Eventually, robots equipped with artificial general intelligence (AGI) — the same level of intelligence as a human — will be capable of designing and making things, Rose predicts. “You could ask a sufficiently powerful AGI [robot] to design a new battery and then manufacture it.”

Jobs lost: production-line workers, quality-control assessors, and machine operators

Adding AI to manufacturing robots — which do not demand pay rises or go on strike — has the potential to make millions of traditional manufacturing roles redundant.

Pascual Restrepo, associate professor at Boston University and an expert on industrial robots, points out that non-AI robots have already replaced between 6mn and 9mn manufacturing jobs, globally, since the 1980s. About 500,000 of these were in the US alone.

Now, most experts predict AI will lead to more jobs cuts in manufacturing. When technology leaders around the world were surveyed last year by recruitment company Nash Squared, they estimated that 14 per cent of jobs in manufacturing and automotive industries will be lost due to “automation” technologies, including AI, over the following five years.

Production-line workers, quality-control assessors and machine operators seem most at risk of being replaced by AI. Gabriele Eder, head of manufacturing, industrial and automotive at Google Cloud, Germany, suggests that, in these areas, AI-powered machines and equipment can “often operate with greater precision and consistency than human operators” — requiring less human intervention in manufacturing processes.

Workers making car seats in a factory
AI’s impact on manufacturing employment is unclear and open for negotiation © Logan Cyrus, for the FT

“Our members are very much worrying [about AI taking their jobs],” says Kan Matsuzaki, assistant general secretary at IndustriALL, an international union representing more than 50mn workers in mining, energy and manufacturing. He adds, however, that his members acknowledge the possibility of AI bringing benefits, such as improving safety in manufacturing.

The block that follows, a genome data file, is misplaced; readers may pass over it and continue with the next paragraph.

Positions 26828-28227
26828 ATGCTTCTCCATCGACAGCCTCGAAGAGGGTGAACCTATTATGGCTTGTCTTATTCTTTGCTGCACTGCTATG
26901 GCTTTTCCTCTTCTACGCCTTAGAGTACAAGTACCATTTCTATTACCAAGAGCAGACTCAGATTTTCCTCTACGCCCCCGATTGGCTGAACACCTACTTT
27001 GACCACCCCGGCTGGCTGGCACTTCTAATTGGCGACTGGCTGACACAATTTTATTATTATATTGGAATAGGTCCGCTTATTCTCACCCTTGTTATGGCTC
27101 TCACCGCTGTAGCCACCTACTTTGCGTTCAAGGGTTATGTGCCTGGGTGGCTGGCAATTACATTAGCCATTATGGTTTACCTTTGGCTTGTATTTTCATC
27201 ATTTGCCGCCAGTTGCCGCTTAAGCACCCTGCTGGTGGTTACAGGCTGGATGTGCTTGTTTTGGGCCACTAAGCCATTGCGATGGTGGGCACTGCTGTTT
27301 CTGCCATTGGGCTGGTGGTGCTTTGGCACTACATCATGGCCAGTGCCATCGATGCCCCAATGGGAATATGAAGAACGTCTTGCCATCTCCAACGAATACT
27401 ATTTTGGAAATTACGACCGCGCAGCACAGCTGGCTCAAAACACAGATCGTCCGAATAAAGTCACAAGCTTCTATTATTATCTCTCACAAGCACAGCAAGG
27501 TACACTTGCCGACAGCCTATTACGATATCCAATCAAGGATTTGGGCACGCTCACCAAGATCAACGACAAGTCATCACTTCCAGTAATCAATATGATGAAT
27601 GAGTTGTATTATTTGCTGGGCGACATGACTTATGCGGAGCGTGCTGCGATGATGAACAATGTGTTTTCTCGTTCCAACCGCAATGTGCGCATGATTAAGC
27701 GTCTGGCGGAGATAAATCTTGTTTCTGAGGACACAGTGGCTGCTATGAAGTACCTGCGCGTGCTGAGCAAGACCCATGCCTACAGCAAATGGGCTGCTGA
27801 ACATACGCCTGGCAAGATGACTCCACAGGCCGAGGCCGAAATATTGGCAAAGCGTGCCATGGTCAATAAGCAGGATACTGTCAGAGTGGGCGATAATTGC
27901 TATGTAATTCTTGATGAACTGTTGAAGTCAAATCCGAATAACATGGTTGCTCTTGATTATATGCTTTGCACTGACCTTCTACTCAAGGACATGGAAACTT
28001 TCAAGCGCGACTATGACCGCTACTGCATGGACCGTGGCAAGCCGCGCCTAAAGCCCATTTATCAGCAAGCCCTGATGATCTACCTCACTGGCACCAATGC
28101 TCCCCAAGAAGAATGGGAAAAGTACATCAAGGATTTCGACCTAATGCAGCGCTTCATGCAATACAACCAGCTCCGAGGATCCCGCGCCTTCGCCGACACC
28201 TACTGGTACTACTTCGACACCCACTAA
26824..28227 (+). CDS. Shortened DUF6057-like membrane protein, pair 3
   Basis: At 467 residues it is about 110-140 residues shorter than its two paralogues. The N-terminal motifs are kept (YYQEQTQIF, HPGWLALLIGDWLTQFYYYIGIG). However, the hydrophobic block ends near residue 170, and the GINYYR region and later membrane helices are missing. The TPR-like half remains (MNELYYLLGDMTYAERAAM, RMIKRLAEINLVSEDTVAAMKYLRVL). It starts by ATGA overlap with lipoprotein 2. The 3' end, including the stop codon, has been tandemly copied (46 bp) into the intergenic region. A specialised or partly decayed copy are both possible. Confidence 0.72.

Training manufacturing workers in applying alongside AI could help them adapt and minimise job losses, but opportunities may be limited. “When you reach like 55 years old . . . can those workers be retrained to become [an] AI machine . . . specialist, for example?” says Matsuzaki “[It] is very difficult to do that.”

New jobs: machine monitors, robot programmers, digital champions, forensic AI scientists

However, some experts predict that AI will create more new jobs in manufacturing than it eliminates. They note that manufacturing companies are keen to hire, rather than fire, workers — but are hampered by a global shortage of people with manufacturing skills.

New AI-related manufacturing jobs will include running AI machines, monitoring their performance, programming robots, and working in “cross disciplinary teams” with equal expertise in data science and manufacturing, experts predict. At the same time, old jobs will change and become more tech-focused, rather than being replaced by AI, says Marie El Hoyek, an expert in AI and industrials at consultants McKinsey.

“Some of the manufacturing roles will need to evolve,” she says. “I imagine [in the future] you would need digital champions who are core manufacturing people but know how to translate their needs and their work into digital language to the digital team and say ‘this is what I need you to resolve’.”

AI will increase demand for “forensic AI scientists”, typically from a technology background, who analyse the performance of AI systems, says Cedrik Neike, chief executive of digital industries at German technology company Siemens. “[We] need to have experts which [understand] where things go wrong to fine tune them,” he says.

How widely these AI systems are deployed remains open for negotiation, though. “The ultimate question is, who will benefit from this AI?” says Matsuzaki. “If you introduce AI and automation robot[s] in manufacturing workplaces . . . you can reduce your number of workers, which means the productivity will gain [and] profit will gain . . . But there’s nothing for the workers.”